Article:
AVES, Nissan' worldwide quality evaluation system, ensures that every vehicle meets the same exacting standards.
This thick file is the vehicle quality evaluation manual. There are approximately 350 static and dynamic criteria listed.
AVES WAS IMPLEMENTED, TO DEFINE A CLEAR COMMON LANGUAGE, AND STANDARDIZE NISSAN QUALITY.
Two auditors conduct vehicle quality evaluation. Naturally they check the exterior and interior, but not even the undercarriage is exempt from their sharp gaze.
Soccer: the sport that makes the world cheer. On the pitch, 23 players. Eleven on each team, and the all important referee.
The rules of soccer are shared the world over, and the referee refers to the 17 articles in the competition rules, which lay out specifications for the pitch and the ball, scoring methods and more, all of which are explained in a 50-page manual. It's only thanks to these shared rules that global-scale tournaments can be held without dissolving into confusion.
Just like soccer regulations, there are rules at Nissan for making cars. This global standard is called the Alliance Vehicle Evaluation Standard (AVES). There are currently 350 AVES check items, and 350 auditors keeping watch over Nissan automobile quality at production centers in 27 countries worldwide.
Before AVES was introduced, car manufacturing at Nissan was a world of artisans. There were no clear stipulated rules, and cars were simply made with the talent of the craftspeople, and sent out into the world.
But gradually production numbers grew, and the number of employees grew, too. To become a global company, Nissan had to be able to manufacture a high quality car in large quantities, and at production bases all over the world.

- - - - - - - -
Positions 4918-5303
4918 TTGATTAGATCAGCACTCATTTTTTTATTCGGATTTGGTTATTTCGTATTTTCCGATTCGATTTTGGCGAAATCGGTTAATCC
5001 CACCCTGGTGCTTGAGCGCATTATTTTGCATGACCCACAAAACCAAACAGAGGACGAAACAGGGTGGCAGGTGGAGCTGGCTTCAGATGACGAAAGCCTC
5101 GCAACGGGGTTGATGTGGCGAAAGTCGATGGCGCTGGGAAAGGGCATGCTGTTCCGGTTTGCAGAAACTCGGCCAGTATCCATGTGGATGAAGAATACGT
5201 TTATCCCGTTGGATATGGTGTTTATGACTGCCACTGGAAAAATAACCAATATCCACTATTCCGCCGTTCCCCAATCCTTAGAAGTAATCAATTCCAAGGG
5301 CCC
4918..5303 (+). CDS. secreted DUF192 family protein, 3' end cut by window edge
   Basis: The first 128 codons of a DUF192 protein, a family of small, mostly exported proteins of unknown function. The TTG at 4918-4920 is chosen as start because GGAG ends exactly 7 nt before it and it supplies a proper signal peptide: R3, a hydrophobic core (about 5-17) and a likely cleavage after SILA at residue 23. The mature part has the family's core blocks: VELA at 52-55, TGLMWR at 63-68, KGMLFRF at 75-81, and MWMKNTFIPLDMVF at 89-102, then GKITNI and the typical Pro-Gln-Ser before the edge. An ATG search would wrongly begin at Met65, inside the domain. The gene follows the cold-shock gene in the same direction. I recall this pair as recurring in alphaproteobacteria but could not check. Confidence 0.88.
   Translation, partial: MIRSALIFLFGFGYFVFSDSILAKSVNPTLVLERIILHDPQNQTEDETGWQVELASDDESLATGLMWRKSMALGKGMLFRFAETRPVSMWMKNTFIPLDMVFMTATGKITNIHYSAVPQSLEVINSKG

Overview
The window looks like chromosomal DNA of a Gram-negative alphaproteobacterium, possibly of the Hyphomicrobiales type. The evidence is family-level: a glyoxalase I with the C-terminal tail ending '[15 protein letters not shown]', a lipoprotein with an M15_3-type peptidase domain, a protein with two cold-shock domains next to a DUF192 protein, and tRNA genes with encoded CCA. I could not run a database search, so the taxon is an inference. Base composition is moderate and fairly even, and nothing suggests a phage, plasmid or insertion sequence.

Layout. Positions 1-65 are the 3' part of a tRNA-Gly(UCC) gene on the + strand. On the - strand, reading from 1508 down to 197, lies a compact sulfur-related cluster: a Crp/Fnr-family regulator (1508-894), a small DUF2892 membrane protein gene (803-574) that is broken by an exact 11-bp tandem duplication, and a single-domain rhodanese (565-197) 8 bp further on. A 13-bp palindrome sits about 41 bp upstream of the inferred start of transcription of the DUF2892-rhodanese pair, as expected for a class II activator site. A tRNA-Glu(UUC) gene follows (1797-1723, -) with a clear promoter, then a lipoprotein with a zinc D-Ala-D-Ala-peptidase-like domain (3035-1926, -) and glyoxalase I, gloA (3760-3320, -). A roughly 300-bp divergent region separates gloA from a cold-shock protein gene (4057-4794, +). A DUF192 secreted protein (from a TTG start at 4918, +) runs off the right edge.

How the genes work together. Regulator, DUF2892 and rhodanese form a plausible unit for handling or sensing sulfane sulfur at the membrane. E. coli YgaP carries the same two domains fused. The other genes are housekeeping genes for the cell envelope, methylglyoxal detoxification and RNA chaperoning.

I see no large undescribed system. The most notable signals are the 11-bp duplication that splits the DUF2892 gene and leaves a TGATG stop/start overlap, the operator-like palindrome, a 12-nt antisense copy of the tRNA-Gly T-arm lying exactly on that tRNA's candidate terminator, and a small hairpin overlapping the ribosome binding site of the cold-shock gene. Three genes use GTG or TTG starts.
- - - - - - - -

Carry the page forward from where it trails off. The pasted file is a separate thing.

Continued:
So AVES was implemented, to define a clear common language, and standardize Nissan quality in the eyes of the customer.
The foundations for AVES were laid out in 1981. In 1988, the items were separated into static and dynamic categories. And on the alliance with Renault in 1999, it reached the form it takes today.
The first checks come in the prototype stage, and are carried out a total of four times before the vehicle is ready to ship. Two certified auditors assess absolutely everything, from the viewpoint of the customer. During the driving evaluation they scrupulously split the work between the driver's seat and the back seat.
And if a car doesn't clear AVES, even if all the preparations have been put into place to begin selling it, the new model can't be shipped.
It is this powerful authority to show a red card that ensures the highest quality across all Nissan's vehicles.